Update (5/13/2014): After working with F5 to track down the apparent surge in machines sporting the Heartbleed vulnerability, researcher Yngve Petterson has revised his findings: "Due to an issue with the network connection of the prober the test used to detect F5 BigIP [servers, it] showed higher numbers than it should have, and the numbers of such servers therefore got very inflated for the scans that were run in the past month. This means that the BigIP-related information and conclusions are not correct. ... My apologies to F5 and their customers for this mistake."
Heartbleed recovery efforts are being partially undermined by new servers coming online that use a vulnerable version of the popular OpenSSL cryptographic software library.
That warning was sounded by software developer Yngve Pettersen at Vivaldi Technologies, based on ongoing scans he's conducted -- focusing on sites listed on the Alexa list of the world's million most popular websites that sport the OpenSSL vulnerability. He began regularly scanning about 500,000 different servers, 20% of which include Heartbeat TLS Extension support, after the vulnerability was discovered in early April.
The good news is that overall rates have sharply declined. "In the six scans I have made since April 11, the number of vulnerable servers [has] trended sharply downward, from 5.36% of all servers, to 2.33% this week," Pettersen said Wednesday in a blog post. In fact, he said 75% of all vulnerable servers appeared to have been patched within four days of the bug being discovered.
Other scanning efforts have also charted a steep decline in the number of vulnerable servers. For example, port 443 scans conducted by Errata CEO Robert Graham one month ago found that more than half a million servers appeared to have the vulnerability. Since then, however, the number of vulnerable systems appears to have halved.
[Here's what you should know about recent authentication-protocol implementation security flaws: OAuth, OpenID Flaw: 7 Facts.]
"Whereas my previous scan a month ago found 600,000 vulnerable systems, today's scan found roughly 300,000 thousand systems -- 318,239 to be precise," Graham said Thursday in a blog post. That was out of a total of 1.5 million systems he detected that support the "heartbeat" feature. "Note that only OpenSSL supports heartbeats, meaning that the vast majority of SSL-supporting servers are based on software other than OpenSSL," he said. Graham also emphasized that he scanned IPv4 addresses, which won't produce like-for-like comparisons with other types of scans, for example of the DNS domain names Pettersen scanned.
While the overall drop in vulnerable sites -- by either measure -- is good news, based on his ongoing scans, Pettersen has unearthed two problems. First, many patched servers are still using their old digital certificates. "Given that any server that was patched after April 7 has to be assumed to have had its certificate private key compromised -- because criminals may have used Heartbleed to compromise their server -- this indicates a serious problem for the users of those sites," Pettersen said.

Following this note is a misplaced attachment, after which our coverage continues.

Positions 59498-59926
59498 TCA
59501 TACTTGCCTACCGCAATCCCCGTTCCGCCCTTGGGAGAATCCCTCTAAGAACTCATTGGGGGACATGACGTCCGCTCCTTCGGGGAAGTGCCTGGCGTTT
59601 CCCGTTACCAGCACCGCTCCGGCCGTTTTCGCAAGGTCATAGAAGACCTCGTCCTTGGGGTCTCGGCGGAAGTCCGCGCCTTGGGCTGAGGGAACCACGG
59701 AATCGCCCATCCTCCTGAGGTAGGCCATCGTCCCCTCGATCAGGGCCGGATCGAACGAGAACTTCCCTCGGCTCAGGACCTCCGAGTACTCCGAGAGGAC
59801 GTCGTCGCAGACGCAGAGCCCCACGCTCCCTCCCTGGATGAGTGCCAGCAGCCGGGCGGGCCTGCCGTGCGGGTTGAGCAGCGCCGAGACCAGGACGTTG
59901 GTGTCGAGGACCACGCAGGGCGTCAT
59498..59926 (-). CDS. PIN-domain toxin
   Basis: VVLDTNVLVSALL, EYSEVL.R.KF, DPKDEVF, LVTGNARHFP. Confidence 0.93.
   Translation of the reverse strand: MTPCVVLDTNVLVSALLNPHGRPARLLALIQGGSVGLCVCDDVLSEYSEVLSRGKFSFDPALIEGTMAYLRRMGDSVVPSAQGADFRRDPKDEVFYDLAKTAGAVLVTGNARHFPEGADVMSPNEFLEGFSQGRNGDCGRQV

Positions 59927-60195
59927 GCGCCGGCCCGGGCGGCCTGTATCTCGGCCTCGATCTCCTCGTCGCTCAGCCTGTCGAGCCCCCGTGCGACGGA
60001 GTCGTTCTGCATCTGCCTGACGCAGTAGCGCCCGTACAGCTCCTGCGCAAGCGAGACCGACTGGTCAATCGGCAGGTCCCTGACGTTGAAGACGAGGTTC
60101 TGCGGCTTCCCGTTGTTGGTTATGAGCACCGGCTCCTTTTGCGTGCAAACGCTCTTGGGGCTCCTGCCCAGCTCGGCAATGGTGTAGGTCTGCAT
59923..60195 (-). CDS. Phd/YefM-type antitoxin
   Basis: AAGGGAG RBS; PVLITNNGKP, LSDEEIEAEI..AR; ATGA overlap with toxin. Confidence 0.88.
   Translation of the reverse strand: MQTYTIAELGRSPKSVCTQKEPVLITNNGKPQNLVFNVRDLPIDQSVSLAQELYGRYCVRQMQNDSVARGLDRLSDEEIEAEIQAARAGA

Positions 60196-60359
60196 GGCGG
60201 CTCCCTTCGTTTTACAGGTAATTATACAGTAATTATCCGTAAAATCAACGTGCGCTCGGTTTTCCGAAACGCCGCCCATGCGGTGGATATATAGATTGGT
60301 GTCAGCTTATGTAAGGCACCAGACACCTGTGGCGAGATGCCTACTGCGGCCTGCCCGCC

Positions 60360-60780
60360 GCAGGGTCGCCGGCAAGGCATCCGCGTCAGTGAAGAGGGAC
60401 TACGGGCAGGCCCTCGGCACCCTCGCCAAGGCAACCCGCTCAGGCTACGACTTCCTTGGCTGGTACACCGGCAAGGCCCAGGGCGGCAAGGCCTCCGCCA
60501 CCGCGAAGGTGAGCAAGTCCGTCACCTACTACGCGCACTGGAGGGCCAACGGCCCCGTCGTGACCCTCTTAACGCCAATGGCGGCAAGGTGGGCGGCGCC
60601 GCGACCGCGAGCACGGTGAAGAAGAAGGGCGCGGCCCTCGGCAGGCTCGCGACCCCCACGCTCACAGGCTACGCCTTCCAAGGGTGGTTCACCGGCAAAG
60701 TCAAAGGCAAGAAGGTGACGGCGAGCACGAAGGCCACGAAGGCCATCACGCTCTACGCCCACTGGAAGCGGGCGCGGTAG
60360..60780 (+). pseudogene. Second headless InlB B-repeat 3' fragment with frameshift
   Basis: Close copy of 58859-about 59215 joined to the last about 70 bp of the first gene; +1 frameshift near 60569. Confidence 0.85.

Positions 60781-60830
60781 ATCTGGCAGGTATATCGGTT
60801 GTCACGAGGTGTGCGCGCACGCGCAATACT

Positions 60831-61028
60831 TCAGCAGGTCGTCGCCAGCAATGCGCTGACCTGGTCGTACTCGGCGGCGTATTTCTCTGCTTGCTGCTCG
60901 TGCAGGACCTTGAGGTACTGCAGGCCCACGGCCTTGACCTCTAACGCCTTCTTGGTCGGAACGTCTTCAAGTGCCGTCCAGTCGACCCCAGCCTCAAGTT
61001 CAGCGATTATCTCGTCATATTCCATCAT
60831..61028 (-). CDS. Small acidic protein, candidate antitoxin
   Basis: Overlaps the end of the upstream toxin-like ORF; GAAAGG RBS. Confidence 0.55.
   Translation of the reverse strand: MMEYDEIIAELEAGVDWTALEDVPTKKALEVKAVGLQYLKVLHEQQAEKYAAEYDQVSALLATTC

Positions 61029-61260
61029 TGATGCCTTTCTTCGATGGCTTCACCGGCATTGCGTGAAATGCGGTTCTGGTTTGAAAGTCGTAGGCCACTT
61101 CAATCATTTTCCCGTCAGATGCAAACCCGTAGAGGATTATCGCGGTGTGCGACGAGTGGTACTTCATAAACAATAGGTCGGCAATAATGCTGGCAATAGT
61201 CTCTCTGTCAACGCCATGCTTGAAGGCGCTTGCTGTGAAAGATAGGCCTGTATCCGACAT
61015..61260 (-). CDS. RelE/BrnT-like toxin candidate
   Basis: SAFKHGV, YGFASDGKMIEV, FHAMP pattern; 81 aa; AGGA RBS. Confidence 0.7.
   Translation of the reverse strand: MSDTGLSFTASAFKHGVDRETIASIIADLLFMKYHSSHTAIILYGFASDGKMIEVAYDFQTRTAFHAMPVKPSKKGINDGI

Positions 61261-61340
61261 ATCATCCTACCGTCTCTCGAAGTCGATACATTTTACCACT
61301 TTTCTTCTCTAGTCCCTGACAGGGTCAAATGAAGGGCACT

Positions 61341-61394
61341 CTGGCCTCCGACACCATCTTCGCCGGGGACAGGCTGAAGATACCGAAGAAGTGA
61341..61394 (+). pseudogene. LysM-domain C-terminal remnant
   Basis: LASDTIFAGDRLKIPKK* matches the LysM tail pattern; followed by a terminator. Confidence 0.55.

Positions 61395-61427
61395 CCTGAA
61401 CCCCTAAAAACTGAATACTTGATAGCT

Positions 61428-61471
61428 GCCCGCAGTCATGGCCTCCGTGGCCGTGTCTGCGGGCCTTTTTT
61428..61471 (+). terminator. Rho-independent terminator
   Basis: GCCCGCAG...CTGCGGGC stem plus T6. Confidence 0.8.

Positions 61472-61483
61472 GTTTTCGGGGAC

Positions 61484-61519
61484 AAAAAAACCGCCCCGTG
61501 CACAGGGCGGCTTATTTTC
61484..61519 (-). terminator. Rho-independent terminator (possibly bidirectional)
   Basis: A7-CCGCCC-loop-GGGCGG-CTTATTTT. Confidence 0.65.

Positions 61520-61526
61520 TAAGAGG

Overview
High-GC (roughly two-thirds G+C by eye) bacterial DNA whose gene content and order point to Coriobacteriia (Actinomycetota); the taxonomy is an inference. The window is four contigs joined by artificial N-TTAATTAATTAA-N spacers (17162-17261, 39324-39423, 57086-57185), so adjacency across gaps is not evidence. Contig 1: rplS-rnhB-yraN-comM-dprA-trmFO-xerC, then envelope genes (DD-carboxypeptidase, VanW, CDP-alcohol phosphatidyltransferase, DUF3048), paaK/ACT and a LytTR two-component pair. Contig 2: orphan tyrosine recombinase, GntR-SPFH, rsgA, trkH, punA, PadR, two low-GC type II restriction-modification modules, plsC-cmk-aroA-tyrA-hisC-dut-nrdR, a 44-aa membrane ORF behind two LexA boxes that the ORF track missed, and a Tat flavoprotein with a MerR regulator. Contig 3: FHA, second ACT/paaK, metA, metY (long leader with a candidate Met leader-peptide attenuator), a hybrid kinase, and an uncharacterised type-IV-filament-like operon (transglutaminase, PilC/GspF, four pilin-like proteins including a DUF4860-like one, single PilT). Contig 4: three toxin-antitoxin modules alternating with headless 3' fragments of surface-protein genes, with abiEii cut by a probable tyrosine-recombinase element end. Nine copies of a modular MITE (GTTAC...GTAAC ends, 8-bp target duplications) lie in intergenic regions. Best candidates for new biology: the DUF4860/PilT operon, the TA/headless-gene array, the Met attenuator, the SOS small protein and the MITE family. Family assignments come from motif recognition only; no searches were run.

Second, there's been an alarming rise in the number of new servers that sport Heartbleed, including a sizeable number of F5's BigIP crypto accelerator servers. "In my most recent scan, 20% of the currently vulnerable servers -- as distinguished by IP addresses -- and 32% of the vulnerable BigIP servers were NOT vulnerable when they were scanned previously," he said. "This means that thousands of sites have gone from not having a Heartbleed problem to having a Heartbleed problem."
Pettersen sees two likely explanations for the increase in new servers harboring Heartbleed. First, the number of BigIP servers he's spotting has doubled in the past month, likely because F5 customers have brought new BigIP servers online. Evidently, many of those servers are using older, vulnerable firmware and haven't yet been patched to eliminate Heartbleed.
Another potential explanation for the surge in newly vulnerable machines is that some IT administrators may have thought that their OpenSSL-using servers were vulnerable to Heartbleed when they weren't. "This, perhaps combined with administrative pressure and a need to 'do something,' led them to upgrade an unaffected server to a newer but still buggy version of the system, perhaps because the system variant had not yet been officially patched," Pettersen said.
Going forward, patch managers will need to keep a close eye on version control to avoid accidentally upgrading to a Heartbleed-vulnerable version of their enterprise software before a patched version becomes available. "We expect to see administrators update to a fixed version, revoking and re-issuing certificates, and take various other steps that are applicable for their setup, as soon as possible," said Kasper Lindgaard, director of research and security at Secunia, via email.
But patches are not yet available for all vulnerable products. Accordingly, Lindgaard said, "We are not yet at a stage where everybody can simply patch. Some vendors are still in the process of identifying vulnerable products and developing patches. It will definitely take some time before we reach the milestone where it is only the end users that need to patch."
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